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Are there still characters you should not have in your url?
ie + or -
[edited by: encyclo at 11:42 pm (utc) on Sep. 7, 2007]
[edit reason] switched to example.com [/edit]
The "unreserved" characters are generally "safe" to use:
2.3. Unreserved Characters
Data characters that are allowed in a URI but do not have a reserved
purpose are called unreserved. These include upper and lower case
letters, decimal digits, and a limited set of punctuation marks and
unreserved = alphanum ¦ mark
mark = "-" ¦ "_" ¦ "." ¦ "!" ¦ "~" ¦ "*" ¦ "'" ¦ "(" ¦ ")"
Unreserved characters can be escaped without changing the semantics
of the URI, but this should not be done unless the URI is being used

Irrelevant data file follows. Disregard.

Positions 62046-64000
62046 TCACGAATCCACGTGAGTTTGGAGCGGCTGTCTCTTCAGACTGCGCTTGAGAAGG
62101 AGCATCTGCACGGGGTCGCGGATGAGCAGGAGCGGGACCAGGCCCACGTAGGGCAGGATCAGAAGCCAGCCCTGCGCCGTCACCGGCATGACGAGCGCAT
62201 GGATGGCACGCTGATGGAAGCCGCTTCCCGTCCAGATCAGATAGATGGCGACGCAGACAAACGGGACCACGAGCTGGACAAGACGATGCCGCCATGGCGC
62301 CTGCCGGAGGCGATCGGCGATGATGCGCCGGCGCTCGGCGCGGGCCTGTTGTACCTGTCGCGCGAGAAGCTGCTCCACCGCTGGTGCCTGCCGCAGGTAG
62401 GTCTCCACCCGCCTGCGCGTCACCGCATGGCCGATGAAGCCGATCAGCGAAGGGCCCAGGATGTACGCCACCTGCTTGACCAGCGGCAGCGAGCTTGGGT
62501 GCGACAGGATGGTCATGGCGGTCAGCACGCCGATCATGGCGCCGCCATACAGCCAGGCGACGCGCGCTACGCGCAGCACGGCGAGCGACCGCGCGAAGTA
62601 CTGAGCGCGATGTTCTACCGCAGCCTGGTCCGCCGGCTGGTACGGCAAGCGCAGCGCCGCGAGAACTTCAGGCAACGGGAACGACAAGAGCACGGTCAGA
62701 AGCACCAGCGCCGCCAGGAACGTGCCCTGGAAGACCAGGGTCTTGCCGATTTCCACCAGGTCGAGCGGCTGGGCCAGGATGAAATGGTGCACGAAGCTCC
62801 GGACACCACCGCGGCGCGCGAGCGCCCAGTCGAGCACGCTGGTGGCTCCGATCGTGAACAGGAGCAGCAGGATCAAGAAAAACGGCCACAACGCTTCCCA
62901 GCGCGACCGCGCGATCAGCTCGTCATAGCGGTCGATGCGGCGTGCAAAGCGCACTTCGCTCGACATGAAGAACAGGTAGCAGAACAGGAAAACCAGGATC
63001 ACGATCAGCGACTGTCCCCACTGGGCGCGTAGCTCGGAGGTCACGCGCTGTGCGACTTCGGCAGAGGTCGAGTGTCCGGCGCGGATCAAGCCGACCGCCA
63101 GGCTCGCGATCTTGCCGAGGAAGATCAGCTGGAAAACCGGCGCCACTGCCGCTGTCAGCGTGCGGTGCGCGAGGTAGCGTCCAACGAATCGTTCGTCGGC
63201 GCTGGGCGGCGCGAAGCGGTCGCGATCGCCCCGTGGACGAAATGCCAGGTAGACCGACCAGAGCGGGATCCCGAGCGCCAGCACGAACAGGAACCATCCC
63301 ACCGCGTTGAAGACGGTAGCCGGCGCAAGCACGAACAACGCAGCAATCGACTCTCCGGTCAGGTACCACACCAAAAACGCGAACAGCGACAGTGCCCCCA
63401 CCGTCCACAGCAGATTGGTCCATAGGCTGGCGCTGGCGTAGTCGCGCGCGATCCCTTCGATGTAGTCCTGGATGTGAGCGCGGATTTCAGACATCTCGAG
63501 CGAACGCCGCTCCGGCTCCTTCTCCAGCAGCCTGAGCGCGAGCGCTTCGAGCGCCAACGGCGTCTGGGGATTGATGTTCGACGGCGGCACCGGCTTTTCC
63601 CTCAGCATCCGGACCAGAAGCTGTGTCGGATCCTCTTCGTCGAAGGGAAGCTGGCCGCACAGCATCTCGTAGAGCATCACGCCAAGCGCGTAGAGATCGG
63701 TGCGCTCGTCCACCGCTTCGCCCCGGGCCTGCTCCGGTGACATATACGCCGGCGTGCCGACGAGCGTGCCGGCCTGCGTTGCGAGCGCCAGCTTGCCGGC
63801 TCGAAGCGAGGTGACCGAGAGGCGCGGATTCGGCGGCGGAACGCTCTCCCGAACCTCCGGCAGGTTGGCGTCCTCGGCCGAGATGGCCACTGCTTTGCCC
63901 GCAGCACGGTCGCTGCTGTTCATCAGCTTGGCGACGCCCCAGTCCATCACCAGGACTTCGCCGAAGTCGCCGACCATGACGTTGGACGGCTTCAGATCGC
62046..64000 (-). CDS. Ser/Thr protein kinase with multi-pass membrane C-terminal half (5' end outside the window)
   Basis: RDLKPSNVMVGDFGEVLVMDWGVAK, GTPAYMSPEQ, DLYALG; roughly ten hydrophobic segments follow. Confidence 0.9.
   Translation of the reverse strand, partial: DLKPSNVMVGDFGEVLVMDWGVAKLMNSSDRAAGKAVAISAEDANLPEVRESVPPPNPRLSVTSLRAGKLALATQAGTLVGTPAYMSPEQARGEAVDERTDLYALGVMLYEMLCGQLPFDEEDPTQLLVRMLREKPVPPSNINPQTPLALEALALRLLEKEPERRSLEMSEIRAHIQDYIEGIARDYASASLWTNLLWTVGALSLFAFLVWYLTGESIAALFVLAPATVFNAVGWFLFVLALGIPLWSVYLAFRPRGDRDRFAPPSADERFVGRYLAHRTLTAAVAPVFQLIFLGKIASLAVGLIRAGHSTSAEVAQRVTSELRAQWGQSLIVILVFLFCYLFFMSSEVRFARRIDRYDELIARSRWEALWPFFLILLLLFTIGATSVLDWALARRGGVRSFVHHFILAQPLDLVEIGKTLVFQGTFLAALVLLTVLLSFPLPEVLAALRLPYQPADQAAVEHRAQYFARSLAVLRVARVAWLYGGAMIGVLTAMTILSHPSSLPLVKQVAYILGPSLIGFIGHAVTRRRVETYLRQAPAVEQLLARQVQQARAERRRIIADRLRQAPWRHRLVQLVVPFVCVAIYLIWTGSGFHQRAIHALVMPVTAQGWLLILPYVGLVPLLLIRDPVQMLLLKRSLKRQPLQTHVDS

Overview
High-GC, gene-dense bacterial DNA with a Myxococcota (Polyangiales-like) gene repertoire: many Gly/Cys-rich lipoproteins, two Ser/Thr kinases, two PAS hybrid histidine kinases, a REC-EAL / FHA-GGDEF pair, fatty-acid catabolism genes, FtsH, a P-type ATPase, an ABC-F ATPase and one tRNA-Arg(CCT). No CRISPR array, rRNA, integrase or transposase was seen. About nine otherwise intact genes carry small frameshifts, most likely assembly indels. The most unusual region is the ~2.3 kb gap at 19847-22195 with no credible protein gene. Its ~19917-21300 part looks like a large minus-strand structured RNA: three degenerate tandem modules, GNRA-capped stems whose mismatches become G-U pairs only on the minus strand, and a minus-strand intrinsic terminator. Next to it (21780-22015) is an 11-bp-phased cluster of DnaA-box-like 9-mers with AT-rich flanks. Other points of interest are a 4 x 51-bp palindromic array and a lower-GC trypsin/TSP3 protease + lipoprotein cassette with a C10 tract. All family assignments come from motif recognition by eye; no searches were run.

in a context that does not allow the unescaped character to appear.
[added] Use of other characters is not "illegal" per se, but the client and the server will send them as escaped hex-encoded entities. For example, a space is sent as "%20" -- which looks awful in the browser address bar, is very difficult to remember and to type, and should therefore be avoided. [/added]
[edited by: jdMorgan at 10:19 pm (utc) on Sep. 7, 2007]
If a "+" is included in the URL, it will be encoded as "%2b". This encoded character will appear in the browser address bar and in search engine listings.
If a "+" is included in the query-string, it will pass through unchanged.
As an experiment, try making a test page with links including these characters to see how they behave.